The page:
The acoustofluidic-focusing microfluidic chip was used for flowing and focusing cells in 2D (29). To flow cells, we used a syringe pump (Pump 11 Elite 70-4500, Harvard Apparatus) to push a syringe that contains cells dispersed in water. The syringe was connected to the inlet of the chip with a tube. The pump kept the injection amount constant in time, typically at 400 μl/min to set the flow speed of the cells at 20 cm/s. To focus the cells in 2D, we applied a radio frequency signal of 40 to 80 Vpp at 3.66 MHz to the PZT. The signal was generated by a function generator (WF1974, NF Corporation) and amplified by an amplifier (BA4850, NF Corporation). The resonant vibration of the PZT generated 2D acoustic standing waves in the square-shaped cross-sectional plane orthogonal to the flow direction in the microchannel. Cells were focused at the node of the standing waves that appear at the center of the microchannel. In FT-CARS measurements with the acoustic focusing, an artificial signal oscillating at 3.66 MHz, which gives a fake peak in the obtained Raman spectra, was detected. In the present setup however, the frequency of 3.66 MHz corresponded to a Raman shift of 1750 to 2000 cm−1, where no Raman signature is expected for the cells studied here.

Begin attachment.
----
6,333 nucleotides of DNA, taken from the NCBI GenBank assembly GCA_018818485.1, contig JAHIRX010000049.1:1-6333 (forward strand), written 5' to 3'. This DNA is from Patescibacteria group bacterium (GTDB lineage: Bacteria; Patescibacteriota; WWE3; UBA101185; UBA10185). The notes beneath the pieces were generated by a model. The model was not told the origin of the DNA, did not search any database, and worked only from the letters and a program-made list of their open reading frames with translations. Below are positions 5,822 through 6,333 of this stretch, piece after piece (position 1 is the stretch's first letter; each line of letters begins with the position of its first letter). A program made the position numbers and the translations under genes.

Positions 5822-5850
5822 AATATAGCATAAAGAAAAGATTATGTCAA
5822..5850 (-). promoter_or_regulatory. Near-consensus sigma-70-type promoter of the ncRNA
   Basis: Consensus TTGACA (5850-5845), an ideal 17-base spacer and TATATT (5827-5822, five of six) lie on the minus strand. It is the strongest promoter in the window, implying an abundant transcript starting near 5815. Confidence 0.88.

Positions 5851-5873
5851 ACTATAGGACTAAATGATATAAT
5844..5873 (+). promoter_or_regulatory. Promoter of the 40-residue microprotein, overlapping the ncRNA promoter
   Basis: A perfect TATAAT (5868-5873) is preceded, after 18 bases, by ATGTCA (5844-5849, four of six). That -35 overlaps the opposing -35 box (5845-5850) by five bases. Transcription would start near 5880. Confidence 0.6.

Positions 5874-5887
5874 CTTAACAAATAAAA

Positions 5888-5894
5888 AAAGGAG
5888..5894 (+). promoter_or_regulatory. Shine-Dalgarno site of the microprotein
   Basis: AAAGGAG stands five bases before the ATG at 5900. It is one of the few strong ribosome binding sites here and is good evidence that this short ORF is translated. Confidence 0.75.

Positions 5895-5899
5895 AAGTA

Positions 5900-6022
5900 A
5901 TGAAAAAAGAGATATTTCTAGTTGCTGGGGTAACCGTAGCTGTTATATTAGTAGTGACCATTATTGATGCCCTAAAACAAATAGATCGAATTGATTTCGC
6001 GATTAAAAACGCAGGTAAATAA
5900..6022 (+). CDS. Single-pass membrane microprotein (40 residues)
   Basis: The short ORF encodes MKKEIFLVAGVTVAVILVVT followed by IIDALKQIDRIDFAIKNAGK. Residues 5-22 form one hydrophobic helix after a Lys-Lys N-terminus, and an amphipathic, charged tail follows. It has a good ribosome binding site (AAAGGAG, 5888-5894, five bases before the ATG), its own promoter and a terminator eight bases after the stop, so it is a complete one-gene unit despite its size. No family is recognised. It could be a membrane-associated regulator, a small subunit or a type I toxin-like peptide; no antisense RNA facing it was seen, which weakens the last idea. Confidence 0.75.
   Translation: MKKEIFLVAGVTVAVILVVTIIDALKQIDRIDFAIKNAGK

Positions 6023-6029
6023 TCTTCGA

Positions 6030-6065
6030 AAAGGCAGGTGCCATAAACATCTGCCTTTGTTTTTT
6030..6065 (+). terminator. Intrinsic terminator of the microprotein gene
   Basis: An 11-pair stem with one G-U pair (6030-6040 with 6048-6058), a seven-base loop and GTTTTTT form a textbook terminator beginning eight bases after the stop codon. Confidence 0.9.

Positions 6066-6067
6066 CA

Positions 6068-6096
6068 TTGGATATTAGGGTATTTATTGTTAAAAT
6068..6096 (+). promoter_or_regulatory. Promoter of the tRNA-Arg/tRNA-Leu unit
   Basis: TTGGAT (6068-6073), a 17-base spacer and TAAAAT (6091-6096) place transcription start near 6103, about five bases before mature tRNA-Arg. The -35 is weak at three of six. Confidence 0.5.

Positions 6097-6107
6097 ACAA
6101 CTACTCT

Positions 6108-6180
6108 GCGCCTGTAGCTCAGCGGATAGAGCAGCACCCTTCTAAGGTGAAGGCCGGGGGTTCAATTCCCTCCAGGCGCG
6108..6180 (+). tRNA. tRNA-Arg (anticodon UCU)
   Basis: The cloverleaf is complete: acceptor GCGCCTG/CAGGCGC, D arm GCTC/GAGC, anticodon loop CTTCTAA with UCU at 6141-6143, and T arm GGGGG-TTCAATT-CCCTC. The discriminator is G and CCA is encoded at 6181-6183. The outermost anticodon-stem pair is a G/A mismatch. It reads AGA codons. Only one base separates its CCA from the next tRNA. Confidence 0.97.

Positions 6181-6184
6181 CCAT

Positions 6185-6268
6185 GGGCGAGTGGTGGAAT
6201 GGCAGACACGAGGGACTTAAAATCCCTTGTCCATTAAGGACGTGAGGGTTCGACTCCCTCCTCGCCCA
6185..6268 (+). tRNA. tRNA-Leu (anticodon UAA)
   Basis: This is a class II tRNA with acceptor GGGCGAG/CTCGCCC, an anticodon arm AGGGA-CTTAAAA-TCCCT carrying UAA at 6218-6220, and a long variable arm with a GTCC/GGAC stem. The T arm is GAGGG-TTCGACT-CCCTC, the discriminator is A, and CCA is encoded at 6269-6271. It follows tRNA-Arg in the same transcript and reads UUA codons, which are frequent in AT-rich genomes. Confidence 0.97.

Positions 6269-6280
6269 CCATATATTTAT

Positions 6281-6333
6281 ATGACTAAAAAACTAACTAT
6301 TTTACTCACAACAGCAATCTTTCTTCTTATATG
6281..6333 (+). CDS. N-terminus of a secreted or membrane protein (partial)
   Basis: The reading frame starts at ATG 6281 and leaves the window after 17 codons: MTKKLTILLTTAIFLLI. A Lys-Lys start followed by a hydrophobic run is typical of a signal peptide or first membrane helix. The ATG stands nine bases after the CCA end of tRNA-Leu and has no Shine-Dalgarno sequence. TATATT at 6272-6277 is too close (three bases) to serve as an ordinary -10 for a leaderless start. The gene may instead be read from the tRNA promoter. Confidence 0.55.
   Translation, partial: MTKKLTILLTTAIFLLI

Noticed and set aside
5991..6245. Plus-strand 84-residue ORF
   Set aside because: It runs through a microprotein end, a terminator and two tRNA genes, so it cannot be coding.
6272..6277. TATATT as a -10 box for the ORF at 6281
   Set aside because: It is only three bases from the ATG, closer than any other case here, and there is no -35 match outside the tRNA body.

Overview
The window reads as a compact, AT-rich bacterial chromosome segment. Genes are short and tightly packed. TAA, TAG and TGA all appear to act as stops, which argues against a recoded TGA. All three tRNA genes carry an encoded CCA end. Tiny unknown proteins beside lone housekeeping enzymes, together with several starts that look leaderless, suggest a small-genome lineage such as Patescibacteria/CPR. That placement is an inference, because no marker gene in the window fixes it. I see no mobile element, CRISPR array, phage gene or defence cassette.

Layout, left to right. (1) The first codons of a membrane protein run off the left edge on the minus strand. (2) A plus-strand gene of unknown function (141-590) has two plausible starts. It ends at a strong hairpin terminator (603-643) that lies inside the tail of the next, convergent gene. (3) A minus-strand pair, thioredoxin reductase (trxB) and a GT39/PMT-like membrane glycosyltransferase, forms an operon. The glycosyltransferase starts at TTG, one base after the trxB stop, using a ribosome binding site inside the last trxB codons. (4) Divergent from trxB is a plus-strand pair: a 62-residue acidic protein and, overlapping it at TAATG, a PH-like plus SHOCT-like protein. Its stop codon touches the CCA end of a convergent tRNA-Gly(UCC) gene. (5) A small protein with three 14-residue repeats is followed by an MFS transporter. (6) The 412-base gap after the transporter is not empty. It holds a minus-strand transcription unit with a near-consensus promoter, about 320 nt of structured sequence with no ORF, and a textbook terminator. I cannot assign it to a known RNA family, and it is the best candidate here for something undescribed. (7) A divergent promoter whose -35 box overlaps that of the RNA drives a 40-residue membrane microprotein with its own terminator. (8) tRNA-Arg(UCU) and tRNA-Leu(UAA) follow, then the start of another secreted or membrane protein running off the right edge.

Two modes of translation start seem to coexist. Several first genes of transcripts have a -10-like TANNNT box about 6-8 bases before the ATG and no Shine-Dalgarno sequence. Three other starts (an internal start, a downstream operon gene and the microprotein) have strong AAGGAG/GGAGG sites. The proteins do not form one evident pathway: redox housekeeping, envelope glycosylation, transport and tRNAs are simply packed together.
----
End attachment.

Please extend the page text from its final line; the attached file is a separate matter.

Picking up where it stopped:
Note: The content above has been extracted from a research article, so it may not display correctly.

Please log in to submit your questions online.
Your question will be posted on the Bio-101 website. We will send your questions to the authors of this protocol and Bio-protocol community members who are experienced with this method. you will be informed using the email address associated with your Bio-protocol account.

We use cookies on this site to enhance your user experience. By using our website, you are agreeing to allow the storage of cookies on your computer.